In over two months on the road, I’ve heard a lot of questions. One of the most common is, “What is this trip all about?”
Well, on the surface, I think it’s fairly obvious.
My month in California was about eternal things like oceans and redwoods and the Sierra Nevada. My month in and around Oregon was about volcanoes and their impact on the landscape. Devastation, like Mt St Helens. Rebirth, like Mt Lassen. And eventually serene beauty, like Crater Lake.
If you know me, you know that surface-level answers are rarely enough. So, let’s go a little deeper.
The Devastation of Mt St Helens
When Mt St Helens erupted on May 18, 1980, the devastation was complete. Whole forests were wiped out. Spirit Lake halved its depth and doubled its surface area. Fifty-seven people lost their lives.
I erupted in the winter of 2008-09. I had just got engaged. I was deeply stressed from grad school and a career change. I was experiencing incredible financial insecurity from the combination of home remodeling debt and the recession.
And then. Boom.
When I exploded, I took forests and lakes with me.
I’ve always liked an analogy from George Clooney’s character in Up in the Air. In discussing his minimalist ways, he said he had to remove everything from his backpack before deciding what to put back in.
Within months of my eruption, a lot had come out of my backpack. Old friends. Fantasy sports. Softball. Meat. Alcohol. My job at Insight. And, eventually, my engagement. The devastation was complete. The landscape of my life was as barren as the wasteland around Mt St Helens in 1980.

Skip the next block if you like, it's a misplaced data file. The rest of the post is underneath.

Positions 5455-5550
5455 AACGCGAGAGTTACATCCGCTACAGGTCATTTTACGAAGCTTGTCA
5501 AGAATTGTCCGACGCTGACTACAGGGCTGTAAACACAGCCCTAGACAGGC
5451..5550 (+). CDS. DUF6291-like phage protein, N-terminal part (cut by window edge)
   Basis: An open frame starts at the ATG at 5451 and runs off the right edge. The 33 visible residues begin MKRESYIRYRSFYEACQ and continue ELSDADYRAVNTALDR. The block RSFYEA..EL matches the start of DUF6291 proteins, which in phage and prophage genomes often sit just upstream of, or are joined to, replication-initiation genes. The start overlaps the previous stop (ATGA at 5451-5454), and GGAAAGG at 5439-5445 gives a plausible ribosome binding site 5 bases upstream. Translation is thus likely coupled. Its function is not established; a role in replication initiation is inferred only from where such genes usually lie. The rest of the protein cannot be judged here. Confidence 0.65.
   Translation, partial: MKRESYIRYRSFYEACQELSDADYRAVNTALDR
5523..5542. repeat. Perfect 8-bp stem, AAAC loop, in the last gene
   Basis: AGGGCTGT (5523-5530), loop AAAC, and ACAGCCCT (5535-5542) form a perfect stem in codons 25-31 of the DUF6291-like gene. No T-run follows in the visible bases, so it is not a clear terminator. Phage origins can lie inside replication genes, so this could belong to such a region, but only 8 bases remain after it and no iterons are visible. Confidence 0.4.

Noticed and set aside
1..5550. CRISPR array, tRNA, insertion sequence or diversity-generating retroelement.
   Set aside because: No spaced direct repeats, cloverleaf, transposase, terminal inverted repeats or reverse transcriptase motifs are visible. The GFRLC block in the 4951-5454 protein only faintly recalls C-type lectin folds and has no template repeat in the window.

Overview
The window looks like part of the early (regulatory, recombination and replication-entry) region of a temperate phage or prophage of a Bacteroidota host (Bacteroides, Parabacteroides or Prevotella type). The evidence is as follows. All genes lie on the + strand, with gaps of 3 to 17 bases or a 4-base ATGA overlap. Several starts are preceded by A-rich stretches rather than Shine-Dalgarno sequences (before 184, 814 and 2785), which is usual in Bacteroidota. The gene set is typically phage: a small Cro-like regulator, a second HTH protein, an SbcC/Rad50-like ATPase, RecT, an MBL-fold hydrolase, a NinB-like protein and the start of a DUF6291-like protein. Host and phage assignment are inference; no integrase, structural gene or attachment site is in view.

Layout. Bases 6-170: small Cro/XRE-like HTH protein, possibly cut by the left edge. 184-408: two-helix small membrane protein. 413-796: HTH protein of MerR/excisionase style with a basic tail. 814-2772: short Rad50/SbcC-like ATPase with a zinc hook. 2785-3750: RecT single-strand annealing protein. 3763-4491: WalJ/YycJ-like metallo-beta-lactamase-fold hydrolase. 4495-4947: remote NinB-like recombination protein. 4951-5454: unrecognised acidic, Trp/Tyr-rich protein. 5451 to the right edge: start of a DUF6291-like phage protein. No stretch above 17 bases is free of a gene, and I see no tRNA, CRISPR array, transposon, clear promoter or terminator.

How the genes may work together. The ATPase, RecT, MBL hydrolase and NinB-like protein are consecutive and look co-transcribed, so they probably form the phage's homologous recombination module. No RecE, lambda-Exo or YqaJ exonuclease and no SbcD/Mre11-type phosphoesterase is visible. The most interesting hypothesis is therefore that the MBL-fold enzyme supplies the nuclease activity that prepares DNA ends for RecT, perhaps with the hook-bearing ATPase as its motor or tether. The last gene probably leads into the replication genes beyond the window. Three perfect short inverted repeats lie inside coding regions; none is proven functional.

The Rebirth of Mt Lassen
While not as devastating as Mt St Helens, Mt Lassen did its share of damage to the California countryside when it erupted in 1915. Today, nearly 100 years later, life has returned to the landscape. In fact, it’s beautiful. Waterfalls. Wildflower-covered meadows. Even baby pine forests.
The rebirth is so complete that my friend and I debated whether Mt Lassen should retain its national park status now that its once-devastated landscape is essentially recovered.
Interestingly, in the rush to repopulate, life overexerts itself. There’s competition as new life floods into the wasteland. It takes time for nature to find the right balance of trees and floor cover, predators and prey.
And so it’s been with me over the last few years. To return to the Up in the Air analogy, I’ve spent the years since my eruption deciding what to put back into my backpack. Unlike Clooney’s character, I’ve tried not to cloud my judgment with alcohol and womanizing.
I’ve tried a bunch of stuff – from church to meetup.com to Tempe Leadership. Some things have stuck with me. For example, I love yoga and hiking and gardening. Some things haven’t. I doubt I’ll return to sand volleyball or soccer or obsessing over HBO.
I’ve decided which friends to keep and which to let go. I’ve found a career path that makes sense for me. I’ve created a spiritual life essentially from scratch. Yup, things are looking pretty good these days.
The Serene Beauty of Crater Lake
Mt Mazama erupted 3,000 years ago and left a swath of southern Oregon as barren as that around Mt Lassen 100 years ago and Mt St Helens today. Over the centuries, its crater filled with rain and snow melt. Today, Crater Lake with its still blue water is recognized as one of our most beautiful places.
The eruption of Mt Mazama was over in days, but the transition to the serene beauty of Crater Lake took centuries.
Maybe that’s what this trip is all about. It’s about hitting fast forward on my evolution. It’s about creating space to do little more than think and reflect and journal and grow.
I’ve made tremendous strides recently. One area of focus has been visualizing and setting intentions for my lifestyle back home. Another has been reversing my mistaken belief that there’s a scarcity of suitable partners for me in Phoenix.
Progress has not always been easy. Some breakthroughs have actually been quite painful. But I seem to have hit a point of diminishing returns. In fact, on my most recent hikes, I haven’t thought. I’ve just connected quietly. I’ve walked in peace.
I’ll admit that I’m kinda ready to come home. So, perhaps I’ve done what I set out to do.
Don’t get me wrong. The view from Mt Simpson ain’t perfect. There are still some jagged lava rocks lying around. But that’s OK. As far as I’m concerned, a few lava rocks add character to a landscape.